South Sudan leader denies getting rich off civil war
South Sudan’s president on Saturday condemned a human rights group report that alleges he and other top members of the government have profited from the country’s three-year civil war that has killed thousands of citizens.
The group, The Sentry, which was co-founded by actor George Clooney, accused South Sudan’s President Salva Kiir of enriching himself and several members of the military and government. His rival, Riek Machar, the former deputy president, was also implicated in the report, which was released earlier this week after a two-year investigation. Both denied the charges.
The investigation looked at the finances of arms dealers, construction firms and investors, according to Reuters. The report included images of mansions and luxury vehicles in South Sudan and around the world said to be owned by Kiir and other senior officials.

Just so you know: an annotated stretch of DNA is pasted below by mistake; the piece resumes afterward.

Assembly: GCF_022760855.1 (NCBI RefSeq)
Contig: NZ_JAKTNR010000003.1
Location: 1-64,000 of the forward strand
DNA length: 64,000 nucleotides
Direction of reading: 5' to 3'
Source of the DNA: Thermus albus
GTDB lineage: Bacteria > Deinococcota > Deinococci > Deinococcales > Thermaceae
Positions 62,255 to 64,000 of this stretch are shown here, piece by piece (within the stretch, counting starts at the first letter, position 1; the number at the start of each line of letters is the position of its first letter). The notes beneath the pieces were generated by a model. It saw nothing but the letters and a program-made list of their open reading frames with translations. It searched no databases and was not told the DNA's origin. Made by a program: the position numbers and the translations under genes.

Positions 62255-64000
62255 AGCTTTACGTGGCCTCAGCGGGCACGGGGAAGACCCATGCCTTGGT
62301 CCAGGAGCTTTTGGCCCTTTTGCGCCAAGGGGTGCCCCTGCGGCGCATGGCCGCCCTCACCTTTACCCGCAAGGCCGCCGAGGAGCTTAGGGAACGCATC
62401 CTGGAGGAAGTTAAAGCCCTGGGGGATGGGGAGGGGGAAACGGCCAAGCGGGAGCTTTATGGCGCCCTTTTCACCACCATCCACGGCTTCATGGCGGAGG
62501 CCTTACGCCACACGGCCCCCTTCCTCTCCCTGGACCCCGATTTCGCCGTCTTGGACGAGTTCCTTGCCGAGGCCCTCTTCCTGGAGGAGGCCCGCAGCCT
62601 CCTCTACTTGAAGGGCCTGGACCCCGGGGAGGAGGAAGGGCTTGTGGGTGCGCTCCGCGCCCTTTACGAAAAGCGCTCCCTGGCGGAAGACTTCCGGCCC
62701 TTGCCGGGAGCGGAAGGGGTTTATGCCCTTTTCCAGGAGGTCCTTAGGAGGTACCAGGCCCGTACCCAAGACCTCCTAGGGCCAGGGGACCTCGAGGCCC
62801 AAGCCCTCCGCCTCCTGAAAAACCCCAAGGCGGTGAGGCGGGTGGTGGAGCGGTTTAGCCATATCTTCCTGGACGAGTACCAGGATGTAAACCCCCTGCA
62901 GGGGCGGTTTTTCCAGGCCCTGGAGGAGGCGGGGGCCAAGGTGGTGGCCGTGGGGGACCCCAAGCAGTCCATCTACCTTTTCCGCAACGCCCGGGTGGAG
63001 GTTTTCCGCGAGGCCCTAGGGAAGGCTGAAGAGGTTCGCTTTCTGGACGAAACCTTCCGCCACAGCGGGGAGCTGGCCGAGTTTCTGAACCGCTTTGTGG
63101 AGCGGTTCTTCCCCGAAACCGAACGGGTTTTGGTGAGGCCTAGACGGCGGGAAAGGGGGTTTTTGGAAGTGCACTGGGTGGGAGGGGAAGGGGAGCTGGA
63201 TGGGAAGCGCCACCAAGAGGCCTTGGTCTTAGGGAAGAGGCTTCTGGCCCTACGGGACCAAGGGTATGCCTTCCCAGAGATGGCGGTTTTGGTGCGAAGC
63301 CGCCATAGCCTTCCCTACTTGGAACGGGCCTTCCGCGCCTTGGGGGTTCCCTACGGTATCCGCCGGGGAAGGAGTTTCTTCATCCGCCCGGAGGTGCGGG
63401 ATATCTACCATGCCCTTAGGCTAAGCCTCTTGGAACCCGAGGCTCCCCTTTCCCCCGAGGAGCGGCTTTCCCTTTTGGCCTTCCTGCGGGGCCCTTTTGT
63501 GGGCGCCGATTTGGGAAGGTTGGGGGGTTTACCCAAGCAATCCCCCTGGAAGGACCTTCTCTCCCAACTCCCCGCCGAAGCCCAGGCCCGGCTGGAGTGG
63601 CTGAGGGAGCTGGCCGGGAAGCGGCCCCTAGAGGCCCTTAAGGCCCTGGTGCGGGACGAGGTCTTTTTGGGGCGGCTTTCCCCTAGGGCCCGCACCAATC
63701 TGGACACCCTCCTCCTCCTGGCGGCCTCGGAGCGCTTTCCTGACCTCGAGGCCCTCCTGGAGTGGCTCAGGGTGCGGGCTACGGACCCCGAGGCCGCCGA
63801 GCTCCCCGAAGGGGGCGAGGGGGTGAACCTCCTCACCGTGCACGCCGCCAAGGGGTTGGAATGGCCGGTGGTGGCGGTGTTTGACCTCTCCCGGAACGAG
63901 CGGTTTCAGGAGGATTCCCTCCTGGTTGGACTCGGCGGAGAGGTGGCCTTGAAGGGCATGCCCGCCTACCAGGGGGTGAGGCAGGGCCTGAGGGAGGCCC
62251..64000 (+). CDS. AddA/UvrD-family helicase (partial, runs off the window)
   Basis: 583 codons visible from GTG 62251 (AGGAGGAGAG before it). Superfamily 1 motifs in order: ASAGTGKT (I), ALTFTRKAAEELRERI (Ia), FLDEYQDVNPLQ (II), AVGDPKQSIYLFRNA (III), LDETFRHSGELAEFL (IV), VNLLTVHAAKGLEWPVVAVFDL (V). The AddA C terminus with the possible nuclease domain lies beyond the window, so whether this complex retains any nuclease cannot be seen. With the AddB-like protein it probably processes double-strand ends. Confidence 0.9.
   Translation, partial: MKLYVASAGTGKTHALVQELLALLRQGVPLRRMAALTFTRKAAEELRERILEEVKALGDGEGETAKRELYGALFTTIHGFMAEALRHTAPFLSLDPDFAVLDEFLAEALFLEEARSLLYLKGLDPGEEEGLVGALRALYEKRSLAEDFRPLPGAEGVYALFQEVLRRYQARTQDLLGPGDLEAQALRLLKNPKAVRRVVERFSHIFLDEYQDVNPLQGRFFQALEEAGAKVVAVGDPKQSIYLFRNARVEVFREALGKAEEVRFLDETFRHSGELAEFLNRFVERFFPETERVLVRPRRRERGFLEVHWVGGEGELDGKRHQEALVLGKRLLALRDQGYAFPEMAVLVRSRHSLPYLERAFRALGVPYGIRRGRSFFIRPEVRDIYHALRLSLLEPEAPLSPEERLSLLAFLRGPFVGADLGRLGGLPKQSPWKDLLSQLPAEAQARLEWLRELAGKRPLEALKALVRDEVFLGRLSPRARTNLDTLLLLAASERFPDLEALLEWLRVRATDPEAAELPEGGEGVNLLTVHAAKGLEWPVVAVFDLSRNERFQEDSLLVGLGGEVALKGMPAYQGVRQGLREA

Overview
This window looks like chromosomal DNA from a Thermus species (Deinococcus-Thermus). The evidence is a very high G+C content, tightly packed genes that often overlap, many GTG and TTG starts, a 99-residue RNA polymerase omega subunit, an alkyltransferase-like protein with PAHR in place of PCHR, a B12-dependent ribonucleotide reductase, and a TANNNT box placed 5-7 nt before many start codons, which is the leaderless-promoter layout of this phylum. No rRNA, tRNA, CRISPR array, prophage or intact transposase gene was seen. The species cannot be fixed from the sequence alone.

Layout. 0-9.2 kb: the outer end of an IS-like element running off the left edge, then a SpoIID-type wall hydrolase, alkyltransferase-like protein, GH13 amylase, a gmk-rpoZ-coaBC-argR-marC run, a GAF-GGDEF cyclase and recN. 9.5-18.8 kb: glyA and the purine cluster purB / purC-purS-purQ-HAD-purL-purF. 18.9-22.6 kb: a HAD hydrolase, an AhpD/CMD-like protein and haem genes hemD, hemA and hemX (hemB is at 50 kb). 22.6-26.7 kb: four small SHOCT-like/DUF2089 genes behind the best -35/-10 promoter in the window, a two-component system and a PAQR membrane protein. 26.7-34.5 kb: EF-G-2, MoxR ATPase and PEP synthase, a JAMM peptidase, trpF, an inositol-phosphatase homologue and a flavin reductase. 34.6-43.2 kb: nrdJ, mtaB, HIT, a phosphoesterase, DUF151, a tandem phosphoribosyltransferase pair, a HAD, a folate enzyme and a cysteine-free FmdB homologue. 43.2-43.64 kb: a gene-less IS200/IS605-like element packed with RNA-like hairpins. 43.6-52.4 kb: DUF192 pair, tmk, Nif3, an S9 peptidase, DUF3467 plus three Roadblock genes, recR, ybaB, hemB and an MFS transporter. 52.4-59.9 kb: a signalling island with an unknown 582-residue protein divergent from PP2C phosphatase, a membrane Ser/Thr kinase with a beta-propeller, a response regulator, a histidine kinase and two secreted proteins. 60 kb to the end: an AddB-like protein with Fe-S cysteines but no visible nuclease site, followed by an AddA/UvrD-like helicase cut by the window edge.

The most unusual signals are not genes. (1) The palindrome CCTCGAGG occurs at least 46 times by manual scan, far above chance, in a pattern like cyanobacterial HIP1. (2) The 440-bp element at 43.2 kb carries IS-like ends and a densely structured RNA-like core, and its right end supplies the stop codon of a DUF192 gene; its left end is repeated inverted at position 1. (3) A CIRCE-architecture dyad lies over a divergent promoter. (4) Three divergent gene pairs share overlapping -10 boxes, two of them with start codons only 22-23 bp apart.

A spokesperson for Kiir said in a statement the allegations, “jeopardize the pursuit of peace and stability in my country where mutual distrust and a lack of authority are key factors of violence.”
“We will make sure that each of those allegations are challenged with a counter forensic and legal analysis of the shortcomings of this report,” said Ateny Wek Ateny, the spokesman.
South Sudan became the newest country in the world in 2011 but erupted in a civil war in 2013 in a conflict cut along tribal lines between the Dinka and the Nuer.
According to advocacy group Human Rights Watch, at least 2.2 million people have been displaced by the conflicts and tens of thousands have been killed.